Nationwide first-responder network starts to take shape
- By Adam Mazmanian
- Apr 28, 2015
The planned nationwide broadband public safety network is coming into focus. The First Responder Network Authority (FirstNet), the government entity charged under law with building and operating the network, released its first draft request for proposals on April 27, giving industry a look at the five-year plan to establish high-speed mobile connectivity for first responders and other emergency personnel.
The network is required by law to be complete -- covering cities and towns as well as rural and wilderness areas. The service is designed to encompass state, local, tribal, and federal agencies, and be fully interoperable, operating over the same swath of spectrum.
Congress and the Obama administration backed the network to respond to complaints that individual law enforcement radio systems lack interoperability, leading to confusion and danger in emergency situations, most notably during the immediate response to the Sept. 11, 2001, attacks.
The effort is funded with $7 billion in federal spectrum auction proceeds, $6.5 billion of which is eligible to be paid out to contractors. The network is expected to cost more than that. The Congressional Budget Office estimated in 2011 that the network would cost $12 billion to operate over its first decade of service. Other estimates have ranged as high as $47 billion, according to a recent Government Accountability Office report.
User fees from public safety agencies will underwrite some of the costs of the network. One catch is that states and territories covered by FirstNet have the right to opt out and design their own networks, and might be more inclined to do so if the network isn't a good deal. Any separate network must be fully interoperable and compliant with the nationwide network. It's not clear which states, if any, are going to opt out.
Under the law, contractors can lease out excess capacity on the network as a mechanism for recouping investment costs. By design, the network will deliver priority to first responders as needed, as emergency situations call for increased bandwidth. Contractors will also have a leg up on developing applications, specialized devices and other tools to ride on the network and market to law enforcement agencies. FirstNet estimates that between 4 million and 13 million users will be on the network. These marketing synergies, plus the $7 billion in funding, user fees and funds from leasing excess network capacity are supposed to keep the network on firm financial footing, and supply enough profit to incentivize contractors to participate.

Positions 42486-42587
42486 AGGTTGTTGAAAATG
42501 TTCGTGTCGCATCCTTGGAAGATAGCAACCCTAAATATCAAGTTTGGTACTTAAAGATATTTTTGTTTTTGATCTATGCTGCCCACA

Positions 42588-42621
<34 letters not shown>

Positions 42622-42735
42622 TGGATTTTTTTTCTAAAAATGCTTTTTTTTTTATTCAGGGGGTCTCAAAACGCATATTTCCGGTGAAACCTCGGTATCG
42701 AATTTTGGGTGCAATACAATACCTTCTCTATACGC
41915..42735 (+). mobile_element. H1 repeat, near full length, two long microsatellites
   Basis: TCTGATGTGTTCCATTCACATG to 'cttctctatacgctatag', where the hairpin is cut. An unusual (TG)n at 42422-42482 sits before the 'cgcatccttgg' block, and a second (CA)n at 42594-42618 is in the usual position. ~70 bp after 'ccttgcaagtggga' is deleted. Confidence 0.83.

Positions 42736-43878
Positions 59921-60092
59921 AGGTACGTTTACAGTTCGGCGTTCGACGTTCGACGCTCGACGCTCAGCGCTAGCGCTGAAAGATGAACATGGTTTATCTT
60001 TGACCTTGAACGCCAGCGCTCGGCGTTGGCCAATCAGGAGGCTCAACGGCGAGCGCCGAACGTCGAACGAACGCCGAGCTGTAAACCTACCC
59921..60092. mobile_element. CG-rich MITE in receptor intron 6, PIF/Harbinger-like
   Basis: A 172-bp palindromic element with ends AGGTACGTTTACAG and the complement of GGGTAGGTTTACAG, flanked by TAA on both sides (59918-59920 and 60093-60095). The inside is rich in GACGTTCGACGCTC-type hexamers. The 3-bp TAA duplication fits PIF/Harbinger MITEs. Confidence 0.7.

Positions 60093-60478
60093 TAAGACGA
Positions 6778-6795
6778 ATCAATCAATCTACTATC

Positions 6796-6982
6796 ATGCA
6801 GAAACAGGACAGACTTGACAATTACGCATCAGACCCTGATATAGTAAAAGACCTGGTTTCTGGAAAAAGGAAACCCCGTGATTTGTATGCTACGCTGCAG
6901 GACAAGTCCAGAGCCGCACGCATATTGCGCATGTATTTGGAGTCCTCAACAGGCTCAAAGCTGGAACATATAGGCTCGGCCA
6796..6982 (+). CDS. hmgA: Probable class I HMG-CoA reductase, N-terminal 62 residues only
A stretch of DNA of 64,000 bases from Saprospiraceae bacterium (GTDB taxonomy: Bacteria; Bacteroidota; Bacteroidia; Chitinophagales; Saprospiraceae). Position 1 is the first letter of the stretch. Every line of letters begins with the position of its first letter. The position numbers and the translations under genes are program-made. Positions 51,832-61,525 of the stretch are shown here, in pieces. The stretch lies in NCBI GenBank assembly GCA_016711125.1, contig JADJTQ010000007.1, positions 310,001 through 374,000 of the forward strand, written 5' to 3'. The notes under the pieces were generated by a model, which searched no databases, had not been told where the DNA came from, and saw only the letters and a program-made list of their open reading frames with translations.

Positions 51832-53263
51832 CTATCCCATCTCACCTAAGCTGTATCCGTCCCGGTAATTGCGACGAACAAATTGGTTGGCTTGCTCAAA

FirstNet also plans for bidders to tap existing infrastructure, like long-haul communications transport networks to carry data between radio towers and cellular antennas. The GAO report noted that this model could introduce unexpected complexity to the effort. "Negotiating access to existing infrastructure can also be a time-consuming process, especially with government-owned or controlled facilities, and where contracts must by executed with multiple owners, ultimately slowing down network deployment," the GAO said.
FirstNet's own estimates and the assumptions on which they are based for the startup and 10-year costs of the network are not public, because of the coming procurement. GAO said in its report that "FirstNet has developed a cost estimate for its public safety network that met most of the best practices against which we evaluated it."
The draft RFP indicates that contractors can suggest a nationwide proposal that includes all high-level network functions from the core network to devices, backhaul, satellite, lifecycle management and more, or proposals based on states or regions that cover the radio access network and the commercial leasing of the excess network capacity.
"We want to move quickly to create multiple avenues and opportunities for the states, territories and tribes, public safety community, and potential industry partners to engage in a dialogue with FirstNet about how to deploy this network. Having an iterative approach that involves public safety early and often in the process will lead us to produce the best possible RFP to help ensure the ultimate network solution works for the public safety community, FirstNet, and its industry partners," said FirstNet acting Executive Director TJ Kennedy.
Adam Mazmanian is executive editor of FCW.
Before joining the editing team, Mazmanian was an FCW staff writer covering Congress, government-wide technology policy and the Department of Veterans Affairs. Prior to joining FCW, Mazmanian was technology correspondent for National Journal and served in a variety of editorial roles at B2B news service SmartBrief. Mazmanian has contributed reviews and articles to the Washington Post, the Washington City Paper, Newsday, New York Press, Architect Magazine and other publications.
Click here for previous articles by Mazmanian. Connect with him on Twitter at @thisismaz.